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    Cancer Deaths in China Increased 21.6% Between 2005-2020: Study

    The leading cause of death in China is likely to exert even greater pressure on China’s health expenditure as its population ages.
    Dec 08, 2023#health

    China saw an estimated 21.6% increase in cancer deaths between 2005 and 2020 to around 2.39 million, according to a new study led by researchers from the Chinese Center for Disease Control and Prevention and Capital Medical University.

    The study highlighted large differences between rural and urban areas, as well as between sexes.

    Based on data from the National Mortality Surveillance System, a nationally representative survey of mortality in China, the researchers found a 5% increase from 2005 to 2020 in Years of Life Lost (YLL), a measure of premature mortality calculated by subtracting the age at which a person dies from the standard life expectancy.

    The researchers attributed the “remarkable increase” in the absolute number of cancer-related deaths and YLLs to population aging, with population growth a secondary factor. Lung cancer, liver cancer, and stomach cancer remain the top three causes of cancer-related deaths.

    The number of deaths increased for most cancer types in both rural and urban areas. Age-standardized YLL rates for almost all cancer types in urban areas “decreased significantly,” while in rural areas, YLL rates increased for half of the cancer types.

    In urban areas, the study found upticks in YLLs caused by pancreatic cancer and mouth cancer among men, and colon cancer among women.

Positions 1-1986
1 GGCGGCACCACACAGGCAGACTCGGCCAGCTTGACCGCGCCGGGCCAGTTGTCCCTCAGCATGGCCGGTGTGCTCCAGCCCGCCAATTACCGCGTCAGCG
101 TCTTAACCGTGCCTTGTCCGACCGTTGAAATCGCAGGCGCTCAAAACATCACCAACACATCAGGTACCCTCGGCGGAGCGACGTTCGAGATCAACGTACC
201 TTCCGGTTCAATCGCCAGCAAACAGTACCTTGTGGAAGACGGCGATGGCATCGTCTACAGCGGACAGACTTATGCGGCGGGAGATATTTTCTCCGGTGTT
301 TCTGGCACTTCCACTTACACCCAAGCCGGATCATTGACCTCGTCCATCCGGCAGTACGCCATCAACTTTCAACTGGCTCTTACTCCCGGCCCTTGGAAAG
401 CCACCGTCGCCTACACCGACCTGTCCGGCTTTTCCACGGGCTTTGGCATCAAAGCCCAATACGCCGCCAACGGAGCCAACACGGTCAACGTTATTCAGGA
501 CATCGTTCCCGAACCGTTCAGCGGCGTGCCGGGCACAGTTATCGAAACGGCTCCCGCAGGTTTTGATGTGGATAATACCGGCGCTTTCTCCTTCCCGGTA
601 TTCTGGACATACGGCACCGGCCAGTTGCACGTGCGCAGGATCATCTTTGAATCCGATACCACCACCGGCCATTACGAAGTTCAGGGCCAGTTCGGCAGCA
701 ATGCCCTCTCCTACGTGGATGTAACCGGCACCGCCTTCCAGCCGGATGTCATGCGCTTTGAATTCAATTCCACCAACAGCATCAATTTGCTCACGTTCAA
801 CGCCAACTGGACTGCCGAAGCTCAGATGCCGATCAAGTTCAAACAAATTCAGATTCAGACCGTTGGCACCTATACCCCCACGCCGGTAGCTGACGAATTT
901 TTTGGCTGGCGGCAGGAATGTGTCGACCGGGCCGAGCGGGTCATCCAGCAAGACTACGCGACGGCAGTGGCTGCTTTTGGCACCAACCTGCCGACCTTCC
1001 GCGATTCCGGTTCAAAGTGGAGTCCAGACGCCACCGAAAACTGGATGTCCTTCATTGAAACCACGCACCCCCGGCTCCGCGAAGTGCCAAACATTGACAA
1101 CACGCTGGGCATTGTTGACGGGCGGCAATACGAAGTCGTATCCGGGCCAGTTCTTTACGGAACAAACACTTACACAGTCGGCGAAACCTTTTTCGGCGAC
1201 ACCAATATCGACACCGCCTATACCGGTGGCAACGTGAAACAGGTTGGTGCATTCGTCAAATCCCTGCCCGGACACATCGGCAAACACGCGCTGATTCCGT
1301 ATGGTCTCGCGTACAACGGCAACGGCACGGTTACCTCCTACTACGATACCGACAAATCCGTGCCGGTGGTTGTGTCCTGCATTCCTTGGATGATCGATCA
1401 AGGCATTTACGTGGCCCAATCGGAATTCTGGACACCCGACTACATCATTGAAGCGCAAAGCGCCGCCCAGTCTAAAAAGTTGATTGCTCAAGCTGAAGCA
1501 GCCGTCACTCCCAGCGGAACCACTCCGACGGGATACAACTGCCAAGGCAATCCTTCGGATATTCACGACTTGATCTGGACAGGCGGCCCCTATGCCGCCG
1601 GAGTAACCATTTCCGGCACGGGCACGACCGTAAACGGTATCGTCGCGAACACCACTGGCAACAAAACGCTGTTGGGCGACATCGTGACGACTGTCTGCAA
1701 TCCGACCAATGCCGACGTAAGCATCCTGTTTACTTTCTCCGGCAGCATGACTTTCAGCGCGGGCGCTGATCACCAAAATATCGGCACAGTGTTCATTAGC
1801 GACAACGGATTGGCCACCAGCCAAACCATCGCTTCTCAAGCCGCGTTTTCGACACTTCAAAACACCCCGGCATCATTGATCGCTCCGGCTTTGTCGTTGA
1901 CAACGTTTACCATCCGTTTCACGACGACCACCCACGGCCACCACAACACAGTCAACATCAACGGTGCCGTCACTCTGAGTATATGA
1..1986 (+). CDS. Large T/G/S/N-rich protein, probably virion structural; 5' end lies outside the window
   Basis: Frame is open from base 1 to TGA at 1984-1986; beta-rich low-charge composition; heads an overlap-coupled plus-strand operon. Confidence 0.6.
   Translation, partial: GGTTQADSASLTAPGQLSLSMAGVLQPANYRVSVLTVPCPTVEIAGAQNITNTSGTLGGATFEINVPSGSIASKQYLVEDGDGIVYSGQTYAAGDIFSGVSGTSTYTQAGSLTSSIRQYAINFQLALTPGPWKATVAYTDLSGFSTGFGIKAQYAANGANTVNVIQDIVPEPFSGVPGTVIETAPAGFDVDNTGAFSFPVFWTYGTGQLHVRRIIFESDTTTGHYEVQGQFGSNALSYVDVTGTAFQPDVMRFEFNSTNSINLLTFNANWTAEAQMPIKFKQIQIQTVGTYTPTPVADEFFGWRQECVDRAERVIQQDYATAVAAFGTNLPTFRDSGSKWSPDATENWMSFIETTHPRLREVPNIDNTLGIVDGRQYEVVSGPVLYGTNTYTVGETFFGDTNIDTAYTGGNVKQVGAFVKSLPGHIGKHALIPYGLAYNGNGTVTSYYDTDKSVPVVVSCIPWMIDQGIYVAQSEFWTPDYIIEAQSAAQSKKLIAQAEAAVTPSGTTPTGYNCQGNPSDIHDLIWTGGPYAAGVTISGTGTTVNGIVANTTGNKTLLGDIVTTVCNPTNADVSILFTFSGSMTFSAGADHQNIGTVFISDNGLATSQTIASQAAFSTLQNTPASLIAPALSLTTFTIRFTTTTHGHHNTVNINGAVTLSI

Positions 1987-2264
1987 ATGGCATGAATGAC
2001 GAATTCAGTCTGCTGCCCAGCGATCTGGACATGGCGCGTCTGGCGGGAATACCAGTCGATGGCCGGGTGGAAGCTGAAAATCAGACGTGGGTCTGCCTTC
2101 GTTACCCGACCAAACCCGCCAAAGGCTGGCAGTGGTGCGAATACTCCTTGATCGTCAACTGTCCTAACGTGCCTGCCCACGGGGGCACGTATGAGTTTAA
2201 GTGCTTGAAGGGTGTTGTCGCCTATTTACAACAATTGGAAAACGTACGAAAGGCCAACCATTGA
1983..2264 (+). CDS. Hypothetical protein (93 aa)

In rural areas, lung cancer became the leading cause of YLLs for men during this period, displacing liver cancer, and remained the most fatal cancer type for women.

    Trends in smoking rates across the country may explain these differences, the researchers suggested, as smoking has slowly declined overall in China but not in rural areas.

    The study also found that Chinese men are at higher risk of dying from cancer than women. Possible explanations include lifestyle differences, such as men being much more likely to smoke.

    The state’s increased efforts to provide advanced screening for breast and cervical cancer are also credited with lowering mortality and YLL rates for those cancers among women. 

    China is becoming more akin to a “high-income country” in its cancer burden, the researchers said. For example, there were increases in the mortality rates of colon and rectum cancer in higher-income provinces — cancers closely linked to signs of economic development such as obesity and alcohol consumption.

    In November, the National Health Commission reported a 90% gap between Chinese people’s consumption of fresh fruits and the recommended amount.

    Cancer has been the leading cause of death in China since 2010, and the country has a much higher mortality rate than the global average despite having a similar incidence rate.

    In 2019, the National Cancer Center of China estimated that the annual cancer treatment costs in the country will exceed 220 billion yuan ($30.8 billion), making it one of the biggest burdens on China’s health system.

    The figure is set to increase as China’s population continues to age. According to the National Health Commission, by around 2025, the number of Chinese aged 60 and above will exceed 400 million, or 30% of the total population, compared to 14.2% in 2021.

    The government has rolled out several major cancer control and prevention policies in recent years, including more expansive screening and education programs. In 2017, it set a target of increasing the overall cancer five-year survival rate by 10% by 2025.

    The researchers called for more policies to combat cancer, including strict tobacco control policies. “Given population aging and increasingly modern lifestyles, our findings suggest that special efforts are needed,” they said.

    Editor: Vincent Chow.

    (Header image: IC)